When Ingrid Wassenaar’s mum, Paula, was diagnosed with a brain tumour, she never underestimated the hardship that would ensue. However, the shocking realisation that an individual’s financial situation, good or bad, determines their end-of-life care soon added to her heartbreak.
“We were still reeling from Mum’s diagnosis and prognosis, when we found ourselves standing in hospital corridors, being told there was no possibility of a hospice place for our mother. Her financial situation meant that the only NHS hospice in the area was not available to her. Instead, she was left with no option but to go to a non-specialised nursing home, paying huge fees. We knew that a hospice would have been better placed to meet her needs, but it simply wasn’t available.”
Here is Paula’s story, as told by her daughter Ingrid…
My mother, Paula Wassenaar, née Lawrence, was born in East Finchley in February 1936. A keen gardener, who also enjoyed weaving and sewing, she gave my brother and me the best upbringing we could have asked for and was endlessly gentle, calm and kind.
Her gentle exterior, however, masked a true adventurer’s spirit. After grammar school at Henrietta Barnett, she won a place at Homerton College in Cambridge to train as a teacher, and then landed a job with Royal Dutch Shell the minute she could – she longed to escape post-war Britain, and travel! She taught all over the world, including Venezuela, Gabon and Borneo, where she met my father. They moved to Norwich to raise their family, and remained there after retirement.
Perhaps because of her wartime childhood, Mum was strong, stoical and independent all her life. After my dad died in 2005, she continued to travel solo; she went on trips to discover weaving in India, Nepal and Peru, and continued to create beautiful textile work at home. By now she had acquired four spirited grandchildren, all of whom loved her dearly. Staying with Granny P was a highlight several times a year.
In February 2017, my brother – Pierre – and I began to realise that something was wrong. Mum was a keen writer, so when she suddenly stopped being able to use her left hand, the hand she writes with, we quickly became worried.
The battle to get a diagnosis became the first of many hurdles. Mum started to struggle to cope at home, which meant that I started to struggle down in London too, as anxiety about her took its toll. Having gone through numerous GP appointments, it took Mum standing in front of the GP’s receptionist, holding out her useless left hand, to be taken seriously.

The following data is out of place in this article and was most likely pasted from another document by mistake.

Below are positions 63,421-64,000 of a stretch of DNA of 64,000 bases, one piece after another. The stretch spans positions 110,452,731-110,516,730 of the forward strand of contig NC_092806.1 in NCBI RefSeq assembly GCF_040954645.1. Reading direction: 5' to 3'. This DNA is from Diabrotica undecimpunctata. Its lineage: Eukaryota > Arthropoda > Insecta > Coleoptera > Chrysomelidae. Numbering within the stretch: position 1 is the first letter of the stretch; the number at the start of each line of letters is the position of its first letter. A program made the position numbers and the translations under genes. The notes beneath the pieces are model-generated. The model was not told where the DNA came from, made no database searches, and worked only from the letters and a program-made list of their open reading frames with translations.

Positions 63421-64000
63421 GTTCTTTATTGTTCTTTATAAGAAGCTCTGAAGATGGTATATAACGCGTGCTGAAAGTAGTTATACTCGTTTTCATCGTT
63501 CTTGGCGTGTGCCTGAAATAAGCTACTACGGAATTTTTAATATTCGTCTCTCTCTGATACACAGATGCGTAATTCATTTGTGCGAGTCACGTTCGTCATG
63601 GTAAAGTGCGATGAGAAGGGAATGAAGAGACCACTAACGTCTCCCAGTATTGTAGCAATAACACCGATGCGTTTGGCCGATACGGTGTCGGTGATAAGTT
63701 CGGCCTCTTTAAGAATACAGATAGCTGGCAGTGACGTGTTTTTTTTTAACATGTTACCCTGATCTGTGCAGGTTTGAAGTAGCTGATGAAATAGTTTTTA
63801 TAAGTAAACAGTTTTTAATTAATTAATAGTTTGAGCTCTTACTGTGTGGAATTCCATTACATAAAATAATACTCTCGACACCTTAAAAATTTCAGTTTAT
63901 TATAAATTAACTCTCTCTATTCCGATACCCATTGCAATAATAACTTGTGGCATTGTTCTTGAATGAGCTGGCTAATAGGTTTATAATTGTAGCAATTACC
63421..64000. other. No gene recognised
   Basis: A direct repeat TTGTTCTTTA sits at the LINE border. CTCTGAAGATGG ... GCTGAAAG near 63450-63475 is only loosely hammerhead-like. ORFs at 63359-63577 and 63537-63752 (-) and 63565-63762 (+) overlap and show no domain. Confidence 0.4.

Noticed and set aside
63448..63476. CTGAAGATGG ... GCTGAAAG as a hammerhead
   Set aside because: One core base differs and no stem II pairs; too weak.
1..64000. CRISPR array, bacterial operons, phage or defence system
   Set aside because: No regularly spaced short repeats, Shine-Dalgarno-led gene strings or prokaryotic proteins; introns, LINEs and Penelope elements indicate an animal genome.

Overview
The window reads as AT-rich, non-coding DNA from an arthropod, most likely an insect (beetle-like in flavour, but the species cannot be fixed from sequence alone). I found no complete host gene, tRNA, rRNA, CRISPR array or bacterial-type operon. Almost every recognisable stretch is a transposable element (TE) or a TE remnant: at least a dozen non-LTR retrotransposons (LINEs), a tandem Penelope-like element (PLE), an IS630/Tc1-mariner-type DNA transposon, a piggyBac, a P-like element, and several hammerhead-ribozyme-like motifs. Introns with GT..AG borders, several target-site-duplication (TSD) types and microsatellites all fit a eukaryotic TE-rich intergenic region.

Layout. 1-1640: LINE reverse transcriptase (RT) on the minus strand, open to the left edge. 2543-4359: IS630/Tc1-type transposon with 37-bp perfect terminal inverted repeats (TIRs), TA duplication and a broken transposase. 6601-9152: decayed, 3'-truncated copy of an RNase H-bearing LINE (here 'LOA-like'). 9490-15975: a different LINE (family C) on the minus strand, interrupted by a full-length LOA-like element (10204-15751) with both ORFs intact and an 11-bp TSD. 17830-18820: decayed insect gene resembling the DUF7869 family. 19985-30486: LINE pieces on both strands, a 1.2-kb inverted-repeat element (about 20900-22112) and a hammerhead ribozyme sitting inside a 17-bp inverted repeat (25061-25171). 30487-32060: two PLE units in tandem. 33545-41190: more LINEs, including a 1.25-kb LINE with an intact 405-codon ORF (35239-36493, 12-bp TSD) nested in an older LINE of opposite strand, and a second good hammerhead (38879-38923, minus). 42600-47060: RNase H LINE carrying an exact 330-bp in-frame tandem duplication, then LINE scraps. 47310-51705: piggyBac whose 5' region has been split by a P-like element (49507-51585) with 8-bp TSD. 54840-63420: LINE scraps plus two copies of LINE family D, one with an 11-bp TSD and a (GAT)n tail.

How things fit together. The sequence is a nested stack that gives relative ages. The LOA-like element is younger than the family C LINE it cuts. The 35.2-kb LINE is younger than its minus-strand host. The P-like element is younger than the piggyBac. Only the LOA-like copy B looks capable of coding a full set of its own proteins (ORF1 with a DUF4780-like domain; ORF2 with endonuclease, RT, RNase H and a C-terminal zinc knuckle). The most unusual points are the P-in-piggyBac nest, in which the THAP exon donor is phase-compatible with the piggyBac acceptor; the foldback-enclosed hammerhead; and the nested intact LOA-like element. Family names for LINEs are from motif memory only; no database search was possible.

An MRI scan on 10th March 2017 gave us an answer. It was immediately clear Mum had a glioblastoma multiforme, a highly aggressive type of brain tumour. Though a biopsy promised a clearer diagnosis, Mum refused this as an option. She knew she was dying.
She was offered chemotherapy and radiotherapy, but her decision was already made. The treatment options were only palliative and would have meant travelling from Norwich to Addenbrooke’s in Cambridge. Though Mum had loved to travel the world, this was a journey she was not willing to take.
Things changed very quickly – within two weeks of Mum’s scan, she was bed-bound in hospital, unable to walk. We were told she might only live for six weeks.
The challenging logistics of Mum’s end-of-life care, however, were only just beginning.
We were still reeling from Mum’s diagnosis and prognosis, when we found ourselves standing in hospital corridors, being told there was no possibility of a hospice place for our mother. Her financial situation meant that the only NHS hospice in the area was not available to her. Instead, she was left with no option but to go to a non-specialised nursing home, paying huge fees. We knew that a hospice, with palliative facilities, would have been far better placed to meet her needs, but it simply wasn’t available.